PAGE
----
“We had a decent enough team, but I don’t think we were ever going to win the league. We finished third and there were problems that year, but not major problems. We were all alright. We were just getting on with it and playing away, there wasn’t any crazy stuff happening, but by the end of the year, it started going really badly.”

Following the conclusion of the 2009 season, Cork were expelled from the Premier Division, owing to the growing financial problems there. Doolin had enough with the stress of this situation and stepped down as manager, with Roddy Collins replacing him.

However, the Dubliner’s appointment only seemed to exacerbate an already highly tense situation. It was around then that after seven years, Murray finally decided the time was right to head for the exit door. Despite all the success he had enjoyed playing for Cork, relief was the prevailing emotion, given what he had been forced to put up with towards the end of his stint at Turner’s Cross.

I’m not sure if Roddy was told to get rid of me from the start, because from day one, he didn’t want me there at all,” Murray says. “I was just like: ‘I’m on a contract, I want to play for Cork City.’ It was getting harder and harder. They were making it harder for a lot of the players who were contracted to stay there. They pretty much refused to pay us most of the time.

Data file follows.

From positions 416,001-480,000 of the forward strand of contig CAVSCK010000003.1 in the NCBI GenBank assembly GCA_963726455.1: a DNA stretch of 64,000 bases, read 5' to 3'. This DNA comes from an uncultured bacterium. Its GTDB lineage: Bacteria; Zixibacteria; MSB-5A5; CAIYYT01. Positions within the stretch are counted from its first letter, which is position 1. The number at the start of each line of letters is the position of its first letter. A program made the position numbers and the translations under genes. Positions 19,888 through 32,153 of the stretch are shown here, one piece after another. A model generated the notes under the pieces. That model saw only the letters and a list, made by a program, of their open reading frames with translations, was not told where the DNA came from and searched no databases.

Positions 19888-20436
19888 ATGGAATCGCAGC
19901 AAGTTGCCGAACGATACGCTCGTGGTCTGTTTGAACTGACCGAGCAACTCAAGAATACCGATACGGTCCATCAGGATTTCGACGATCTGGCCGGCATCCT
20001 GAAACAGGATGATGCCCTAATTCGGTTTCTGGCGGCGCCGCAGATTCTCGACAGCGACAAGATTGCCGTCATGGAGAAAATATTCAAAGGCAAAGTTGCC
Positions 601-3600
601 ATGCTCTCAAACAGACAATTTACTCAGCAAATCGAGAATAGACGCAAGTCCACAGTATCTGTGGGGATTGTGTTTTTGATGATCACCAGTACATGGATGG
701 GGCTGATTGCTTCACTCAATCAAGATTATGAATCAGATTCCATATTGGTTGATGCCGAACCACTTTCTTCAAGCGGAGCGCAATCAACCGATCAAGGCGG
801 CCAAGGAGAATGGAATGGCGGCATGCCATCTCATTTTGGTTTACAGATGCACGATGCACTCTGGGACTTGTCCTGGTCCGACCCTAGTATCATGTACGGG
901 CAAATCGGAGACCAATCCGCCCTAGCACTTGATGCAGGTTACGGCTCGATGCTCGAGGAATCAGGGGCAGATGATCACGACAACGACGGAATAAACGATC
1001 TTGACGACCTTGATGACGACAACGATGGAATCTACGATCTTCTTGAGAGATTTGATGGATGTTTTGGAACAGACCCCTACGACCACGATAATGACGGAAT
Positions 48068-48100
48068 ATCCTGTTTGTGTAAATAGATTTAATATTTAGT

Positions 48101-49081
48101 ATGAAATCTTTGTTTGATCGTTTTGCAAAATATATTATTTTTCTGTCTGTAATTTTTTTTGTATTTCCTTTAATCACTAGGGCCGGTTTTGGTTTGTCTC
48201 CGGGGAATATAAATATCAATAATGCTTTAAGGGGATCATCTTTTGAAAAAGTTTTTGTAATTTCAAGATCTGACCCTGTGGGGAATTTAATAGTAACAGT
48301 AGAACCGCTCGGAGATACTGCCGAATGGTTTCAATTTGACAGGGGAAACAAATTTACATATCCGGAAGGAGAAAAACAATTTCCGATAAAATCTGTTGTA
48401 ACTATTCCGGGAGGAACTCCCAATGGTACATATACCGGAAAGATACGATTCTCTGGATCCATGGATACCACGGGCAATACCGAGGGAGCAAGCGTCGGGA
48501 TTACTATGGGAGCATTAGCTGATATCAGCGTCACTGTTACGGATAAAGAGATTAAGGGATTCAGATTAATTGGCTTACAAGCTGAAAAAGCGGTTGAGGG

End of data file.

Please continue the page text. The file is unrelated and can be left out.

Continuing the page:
“It came to a point where Roddy made it really difficult for every player. There was a horrendous atmosphere with him and (chairman) Tom Coughlan in charge of the team. In the end, it was an easy decision to move to Rovers.

“Within a month of me moving to Rovers, the club literally went out of business. It was a tough decision to leave (in some respects), but I was really happy to sign for Rovers at the time.”

11. Glory days

In many ways, the timing of this transfer could not have been better, as Shamrock Rovers were about to enjoy their best era in nearly two decades.

Michael O'Neill celebrates Murray worked under Michael O'Neill at Shamrock Rovers during the most successful period in the club's recent history. Source: Lorraine O'Sullivan/INPHO

With Murray marshaling the defence, the Dublin club claimed back-to-back title wins in 2010 and 2011, though these feats were eclipsed by some remarkable results in Europe that saw them become the first-ever Irish side to qualify for the Europa League group stages.

“I loved the two years I had up there. It’s obviously a lot easier when we had the success we had, winning a couple of leagues, the Setanta Cup and doing so well in Europe. That makes it much easier to hit the ground running.